Simple Pleasure #1

Via my one of my favorite blogs I am going to post a simple pleasure each weekend. This weekend's simple pleasure is related to my recent broken ankle injury and can help anyone with a cast... for a dollar or less invest in a plastic ruler to reach those places inside your cast that itch which you have no possibility of itching without the help of a tool. The ruler must be plastic so that it can bend slightly. Be careful so as not to break the ruler inside the cast which did happen to me but I was able to retrieve it. Of course, the doctor's office will tell you not to itch at all so I must add *try at your own risk*. Having the simple pleasure of a plastic ruler to reach my ungodly itches was marvelous.

Oh, and rulers are also good for measuring things! ;)

Check Out This Artist!

The artist's name is Danny Mansmith and here is a link to his website
I'd describe him as a multi-media fiber artist. If you do visit his page be sure to read his story in the "about me" section. He encourages other artists to pick up whatever tools lying about or easily attained and start creating what you want to create without worrying if you are using the right tools. I find his outlook fresh, inviting and inspiring.

So often I feel stifled by lack of skills and lack of focus. I need to just start making things and I plan to do just that by this summer. I want to work in clay again but I may also dabble in other things. I do need to make money so I'll probably do handmade tile work and such.

Thursday, April 12, 2007

Thursday Thirteen #3

1. I am really going to miss Bounce when she goes to full day kindergarten next year. I am beside myself already and there are months separating that day from now.

2. I miss my other kids who are already in school.

3. I don't know how to connect with my teenagers anymore to have meaningful conversation. It only happens occasionally. Is is in part due to the fact that they are boys?

4. I'm back with little time to finish... let's see what I can pull out of my...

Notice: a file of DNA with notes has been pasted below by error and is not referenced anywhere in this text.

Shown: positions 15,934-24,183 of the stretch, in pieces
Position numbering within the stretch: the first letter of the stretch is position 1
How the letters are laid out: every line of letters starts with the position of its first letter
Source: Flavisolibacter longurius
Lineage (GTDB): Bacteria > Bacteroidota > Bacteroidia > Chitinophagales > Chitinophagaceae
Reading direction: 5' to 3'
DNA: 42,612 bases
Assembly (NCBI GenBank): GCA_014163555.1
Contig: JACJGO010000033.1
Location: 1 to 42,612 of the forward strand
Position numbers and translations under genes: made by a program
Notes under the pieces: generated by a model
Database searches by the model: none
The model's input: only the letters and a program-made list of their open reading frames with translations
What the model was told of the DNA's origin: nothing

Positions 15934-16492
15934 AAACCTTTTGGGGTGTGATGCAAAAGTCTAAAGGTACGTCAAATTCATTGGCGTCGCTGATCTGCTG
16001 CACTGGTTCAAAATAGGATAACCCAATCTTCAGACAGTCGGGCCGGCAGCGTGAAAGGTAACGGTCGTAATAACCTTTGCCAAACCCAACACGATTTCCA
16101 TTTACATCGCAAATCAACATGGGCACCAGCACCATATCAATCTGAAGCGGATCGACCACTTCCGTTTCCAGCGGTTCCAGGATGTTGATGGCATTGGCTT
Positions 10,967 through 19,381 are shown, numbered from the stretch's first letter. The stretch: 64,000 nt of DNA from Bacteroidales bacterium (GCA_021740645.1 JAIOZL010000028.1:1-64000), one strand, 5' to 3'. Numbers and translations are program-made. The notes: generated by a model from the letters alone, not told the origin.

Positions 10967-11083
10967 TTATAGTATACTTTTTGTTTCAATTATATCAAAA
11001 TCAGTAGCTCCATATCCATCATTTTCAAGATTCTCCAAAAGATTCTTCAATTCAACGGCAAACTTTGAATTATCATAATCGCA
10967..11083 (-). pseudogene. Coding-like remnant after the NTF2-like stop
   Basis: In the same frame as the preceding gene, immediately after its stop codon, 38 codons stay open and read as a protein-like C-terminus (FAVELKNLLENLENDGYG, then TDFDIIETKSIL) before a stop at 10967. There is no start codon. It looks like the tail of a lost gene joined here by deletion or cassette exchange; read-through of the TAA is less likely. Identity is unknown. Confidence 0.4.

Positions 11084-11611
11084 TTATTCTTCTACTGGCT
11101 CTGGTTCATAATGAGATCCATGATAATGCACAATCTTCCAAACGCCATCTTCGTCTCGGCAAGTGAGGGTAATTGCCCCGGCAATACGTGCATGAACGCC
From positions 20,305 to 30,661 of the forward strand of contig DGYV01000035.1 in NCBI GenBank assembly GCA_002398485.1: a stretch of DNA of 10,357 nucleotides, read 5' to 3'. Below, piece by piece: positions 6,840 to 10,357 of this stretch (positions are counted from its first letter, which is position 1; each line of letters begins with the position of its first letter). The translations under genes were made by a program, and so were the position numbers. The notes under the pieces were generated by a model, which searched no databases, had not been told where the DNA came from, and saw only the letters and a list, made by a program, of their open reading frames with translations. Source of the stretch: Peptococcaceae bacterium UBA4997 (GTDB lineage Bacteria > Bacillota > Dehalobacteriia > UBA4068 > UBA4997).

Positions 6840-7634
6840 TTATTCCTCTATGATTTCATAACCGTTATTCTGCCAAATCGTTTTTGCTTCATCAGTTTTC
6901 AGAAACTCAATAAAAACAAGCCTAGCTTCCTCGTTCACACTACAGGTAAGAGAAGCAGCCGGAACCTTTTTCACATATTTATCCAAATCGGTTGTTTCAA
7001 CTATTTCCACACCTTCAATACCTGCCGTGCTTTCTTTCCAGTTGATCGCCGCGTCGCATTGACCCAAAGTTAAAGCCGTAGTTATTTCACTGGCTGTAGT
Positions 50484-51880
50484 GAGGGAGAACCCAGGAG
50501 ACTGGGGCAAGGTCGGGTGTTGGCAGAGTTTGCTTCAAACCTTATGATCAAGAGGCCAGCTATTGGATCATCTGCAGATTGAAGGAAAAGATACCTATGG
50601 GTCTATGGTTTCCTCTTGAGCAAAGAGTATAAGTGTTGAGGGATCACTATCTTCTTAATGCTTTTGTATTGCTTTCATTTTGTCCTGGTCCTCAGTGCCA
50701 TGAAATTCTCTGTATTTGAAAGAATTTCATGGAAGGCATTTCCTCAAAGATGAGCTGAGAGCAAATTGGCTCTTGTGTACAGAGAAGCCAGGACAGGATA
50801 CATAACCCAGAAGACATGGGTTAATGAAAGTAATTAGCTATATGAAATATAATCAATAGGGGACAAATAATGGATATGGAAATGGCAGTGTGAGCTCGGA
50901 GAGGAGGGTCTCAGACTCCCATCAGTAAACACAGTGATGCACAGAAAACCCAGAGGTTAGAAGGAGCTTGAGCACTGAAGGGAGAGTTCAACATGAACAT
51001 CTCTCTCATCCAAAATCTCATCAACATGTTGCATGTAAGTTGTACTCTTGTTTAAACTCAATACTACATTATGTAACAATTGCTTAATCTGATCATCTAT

5. Interesting reading found on the internet this week which was totally unrelated to what I was googling for:
Sympathetic Vibratory Physics. Here's a quote from the website

"The universe consists solely of waves of motion." relates Walter Russell in chapter 31 of A New Concept of the Universe. Another way of saying this is: "There exists nothing other than vibration." In Russell's statement lies the base for his next blast at orthodoxy's belief in a material universe: "Any theory which cannot find a fitting place within the wave has no other place for it in Nature." Hard words for sure but can they stand up to scrutiny? Is it possible to create a paradigm of nature that is structured entirely on wave or vibration theory? Investigating the pioneer work of John W. Keely's Sympathetic Vibratory Physics2 would lead us to believe this is so."

6. According to my Mom, who of course has read a libraries worth of books. the stars used to make music before humans messed up the atmosphere. I haven't explored this theory with her beyond this statement.

7. When I was little I used to have a very hard time shopping in stores because I would hear a high pitched noise in most stores that I would enter which I now think must have been created from the flourescent lighting. I think I must have slowly acclimated to the noise and no longer hear it even though it's probably still there.